For those who are home, and for those who are on the way. For those who support the historic and just return of the land of Israel to its people, forever loyal to their inheritance, and its restoration.
The New York Timesnoted today a curious use of wording by Secretary of State Hillary Clinton to describe the United States approach to prospective peace talks between Israel and the Palestinians. Answering a question in a news conference about the possibility of more peace talks, Clinton stated explicitly what the basis of negotiations should be: “Of course, we believe that the 1967 borders, with swaps, should be the focus of the negotiations over borders.”
As the Times reported, this is not a new concept. This notion was at the heart of previous Israeli offers made first by Ehud Barak and then by Ehud Olmert. But what the Times fails to point out is that the Palestinians have always rejected every possible swap, insisting that every inch of the land illegally occupied by Jordan (in the West Bank and Jerusalem) and Egypt (in Gaza) should be part of a Palestinian state. But as the Times does correctly note:
Mrs. Clinton’s mention of them went farther than the Obama administration’s standard script on the Middle East: that the positions of Israel and the Palestinians can be reconciled. Analysts said it could augur a new American emphasis, after a frustrating year in which President Obama failed to jump-start the peace process by pressuring Israel to halt construction of settlements. In particular, Mrs. Clinton’s reference may appeal to the Palestinians, who have long declared that the 1967 borders should be the basis for negotiations.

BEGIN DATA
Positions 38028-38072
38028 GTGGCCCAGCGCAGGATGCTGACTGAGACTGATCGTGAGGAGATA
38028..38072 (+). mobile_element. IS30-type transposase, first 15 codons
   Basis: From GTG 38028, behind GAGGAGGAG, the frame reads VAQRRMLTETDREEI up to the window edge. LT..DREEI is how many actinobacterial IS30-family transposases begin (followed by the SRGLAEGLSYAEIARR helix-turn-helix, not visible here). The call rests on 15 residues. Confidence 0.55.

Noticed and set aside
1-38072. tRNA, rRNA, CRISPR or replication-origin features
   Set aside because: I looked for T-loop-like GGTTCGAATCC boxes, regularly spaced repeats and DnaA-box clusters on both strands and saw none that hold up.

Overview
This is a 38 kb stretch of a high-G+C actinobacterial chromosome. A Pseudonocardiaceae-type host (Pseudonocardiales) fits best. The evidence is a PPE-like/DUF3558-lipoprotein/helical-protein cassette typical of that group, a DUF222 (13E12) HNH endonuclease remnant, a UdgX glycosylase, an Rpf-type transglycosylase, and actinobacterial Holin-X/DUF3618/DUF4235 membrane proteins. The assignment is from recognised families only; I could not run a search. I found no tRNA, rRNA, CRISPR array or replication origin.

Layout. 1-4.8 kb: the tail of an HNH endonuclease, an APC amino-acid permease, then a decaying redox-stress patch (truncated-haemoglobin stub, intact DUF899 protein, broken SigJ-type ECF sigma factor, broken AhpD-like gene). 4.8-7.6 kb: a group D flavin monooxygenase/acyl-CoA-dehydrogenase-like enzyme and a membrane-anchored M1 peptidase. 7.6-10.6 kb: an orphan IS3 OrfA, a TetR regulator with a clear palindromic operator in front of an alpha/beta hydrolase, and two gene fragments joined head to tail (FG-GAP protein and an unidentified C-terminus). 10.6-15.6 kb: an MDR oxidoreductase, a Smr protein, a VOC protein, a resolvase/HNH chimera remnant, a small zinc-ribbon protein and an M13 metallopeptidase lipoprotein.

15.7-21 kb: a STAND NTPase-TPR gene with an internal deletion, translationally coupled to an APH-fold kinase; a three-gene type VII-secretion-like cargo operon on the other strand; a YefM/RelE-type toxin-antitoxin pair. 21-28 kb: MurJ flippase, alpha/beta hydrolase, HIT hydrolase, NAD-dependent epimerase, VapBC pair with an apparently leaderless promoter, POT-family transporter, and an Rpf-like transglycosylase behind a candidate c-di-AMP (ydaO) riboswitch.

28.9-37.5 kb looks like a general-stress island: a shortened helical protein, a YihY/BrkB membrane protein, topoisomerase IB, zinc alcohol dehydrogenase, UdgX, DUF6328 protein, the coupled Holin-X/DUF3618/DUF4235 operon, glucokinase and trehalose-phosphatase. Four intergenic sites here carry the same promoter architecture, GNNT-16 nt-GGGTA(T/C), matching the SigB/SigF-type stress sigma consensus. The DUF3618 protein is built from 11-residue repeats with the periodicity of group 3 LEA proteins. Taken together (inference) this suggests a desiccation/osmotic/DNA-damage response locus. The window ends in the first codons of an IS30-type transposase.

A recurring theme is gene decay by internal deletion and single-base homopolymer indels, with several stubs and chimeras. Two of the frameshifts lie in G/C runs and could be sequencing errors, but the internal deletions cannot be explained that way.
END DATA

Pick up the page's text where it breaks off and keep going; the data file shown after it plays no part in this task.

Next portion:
So far, the Palestinians have refused to restart talks, despite Israeli Prime Minister Benjamin Netanyahu’s offer of negotiations without preconditions. What they want is for the United States to guarantee more Israeli concessions in advance of any talks that would mandate the Jewish state’s surrender of all of this territory, including Jerusalem, without giving up anything in exchange.
I visited Hevron in November 2000 after the outbreak of the Rosh Hashanah War to see what could be done to assist in the face of the growing daily attacks on the community. After returning to work for the community in the summer of 2001, a bond and a love was forged that grows to this day. My wife Melody and I merited to be married at Ma'arat HaMachpela and now host visitors from throughout the world every Shabbat as well as during the week. Our goal, "Time to come Home!"